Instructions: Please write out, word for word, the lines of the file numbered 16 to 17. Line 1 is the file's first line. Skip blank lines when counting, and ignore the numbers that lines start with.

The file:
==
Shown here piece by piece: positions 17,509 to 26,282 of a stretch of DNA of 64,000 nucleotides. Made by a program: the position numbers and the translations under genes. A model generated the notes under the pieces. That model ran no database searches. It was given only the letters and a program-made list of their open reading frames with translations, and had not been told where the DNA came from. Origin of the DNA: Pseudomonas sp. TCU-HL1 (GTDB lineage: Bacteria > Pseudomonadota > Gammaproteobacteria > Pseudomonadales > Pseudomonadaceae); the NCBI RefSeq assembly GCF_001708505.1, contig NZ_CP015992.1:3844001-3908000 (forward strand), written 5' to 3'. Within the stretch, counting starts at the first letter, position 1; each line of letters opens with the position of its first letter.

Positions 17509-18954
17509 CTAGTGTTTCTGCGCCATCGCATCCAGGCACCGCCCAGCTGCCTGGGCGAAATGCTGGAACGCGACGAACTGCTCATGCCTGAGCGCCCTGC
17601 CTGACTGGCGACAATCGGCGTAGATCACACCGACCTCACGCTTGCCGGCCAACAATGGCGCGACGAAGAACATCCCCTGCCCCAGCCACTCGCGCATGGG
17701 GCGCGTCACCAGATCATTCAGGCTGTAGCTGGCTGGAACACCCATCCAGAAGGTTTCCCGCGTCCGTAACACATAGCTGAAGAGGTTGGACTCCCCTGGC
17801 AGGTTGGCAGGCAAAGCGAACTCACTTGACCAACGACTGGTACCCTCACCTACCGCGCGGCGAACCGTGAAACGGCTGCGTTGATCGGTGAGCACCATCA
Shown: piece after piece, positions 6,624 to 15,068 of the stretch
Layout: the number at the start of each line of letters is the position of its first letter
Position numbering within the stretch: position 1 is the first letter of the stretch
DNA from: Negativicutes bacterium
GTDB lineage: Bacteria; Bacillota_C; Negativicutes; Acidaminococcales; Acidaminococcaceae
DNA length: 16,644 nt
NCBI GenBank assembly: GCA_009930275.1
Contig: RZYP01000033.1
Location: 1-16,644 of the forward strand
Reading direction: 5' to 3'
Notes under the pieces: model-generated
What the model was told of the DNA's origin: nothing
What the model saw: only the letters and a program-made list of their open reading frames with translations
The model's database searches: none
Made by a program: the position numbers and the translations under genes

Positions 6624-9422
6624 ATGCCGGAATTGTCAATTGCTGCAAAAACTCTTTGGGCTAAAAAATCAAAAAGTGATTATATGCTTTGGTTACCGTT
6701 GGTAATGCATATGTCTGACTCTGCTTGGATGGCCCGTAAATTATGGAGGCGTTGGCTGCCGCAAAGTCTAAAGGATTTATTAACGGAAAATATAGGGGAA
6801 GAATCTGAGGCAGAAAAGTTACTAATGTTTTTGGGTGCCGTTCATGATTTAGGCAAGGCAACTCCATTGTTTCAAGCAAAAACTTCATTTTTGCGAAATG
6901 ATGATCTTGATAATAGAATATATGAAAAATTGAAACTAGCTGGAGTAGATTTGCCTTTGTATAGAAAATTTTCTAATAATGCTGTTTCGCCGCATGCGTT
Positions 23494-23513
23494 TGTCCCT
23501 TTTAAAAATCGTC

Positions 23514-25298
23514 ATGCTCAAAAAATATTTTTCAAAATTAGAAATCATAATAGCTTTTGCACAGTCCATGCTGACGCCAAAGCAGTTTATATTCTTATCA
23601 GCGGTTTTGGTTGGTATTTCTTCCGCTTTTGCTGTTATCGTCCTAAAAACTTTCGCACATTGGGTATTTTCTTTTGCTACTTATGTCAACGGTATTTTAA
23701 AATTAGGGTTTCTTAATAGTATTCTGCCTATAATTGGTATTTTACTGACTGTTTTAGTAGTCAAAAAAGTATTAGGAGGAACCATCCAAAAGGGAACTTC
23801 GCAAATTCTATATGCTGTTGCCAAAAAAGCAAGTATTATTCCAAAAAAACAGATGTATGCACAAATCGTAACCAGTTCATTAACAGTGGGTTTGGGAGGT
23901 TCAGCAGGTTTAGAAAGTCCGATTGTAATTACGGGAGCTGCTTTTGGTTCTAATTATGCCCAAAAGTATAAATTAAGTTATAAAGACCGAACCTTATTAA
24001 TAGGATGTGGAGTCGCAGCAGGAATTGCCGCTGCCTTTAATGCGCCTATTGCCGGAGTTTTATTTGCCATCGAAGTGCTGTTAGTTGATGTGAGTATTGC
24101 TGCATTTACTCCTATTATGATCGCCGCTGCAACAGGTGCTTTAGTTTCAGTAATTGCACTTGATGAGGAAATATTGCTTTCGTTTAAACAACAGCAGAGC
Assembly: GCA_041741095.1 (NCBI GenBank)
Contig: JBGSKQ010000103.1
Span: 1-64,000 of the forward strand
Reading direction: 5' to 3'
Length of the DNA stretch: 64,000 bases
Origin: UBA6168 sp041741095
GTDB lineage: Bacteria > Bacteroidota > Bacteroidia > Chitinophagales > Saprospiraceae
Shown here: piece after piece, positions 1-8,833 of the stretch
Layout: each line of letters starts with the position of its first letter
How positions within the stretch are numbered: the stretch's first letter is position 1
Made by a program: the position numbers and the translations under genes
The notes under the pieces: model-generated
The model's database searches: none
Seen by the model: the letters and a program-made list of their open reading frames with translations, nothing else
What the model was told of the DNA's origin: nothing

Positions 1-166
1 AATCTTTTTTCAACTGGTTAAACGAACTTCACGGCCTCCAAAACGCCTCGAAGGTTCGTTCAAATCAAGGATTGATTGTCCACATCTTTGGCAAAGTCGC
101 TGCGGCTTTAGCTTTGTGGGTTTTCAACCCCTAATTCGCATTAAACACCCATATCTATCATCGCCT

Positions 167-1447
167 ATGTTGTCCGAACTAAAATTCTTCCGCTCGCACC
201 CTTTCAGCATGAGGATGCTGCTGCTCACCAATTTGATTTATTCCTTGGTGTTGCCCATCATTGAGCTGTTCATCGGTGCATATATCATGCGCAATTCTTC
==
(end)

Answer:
Reading direction: 5' to 3'
Notes under the pieces: model-generated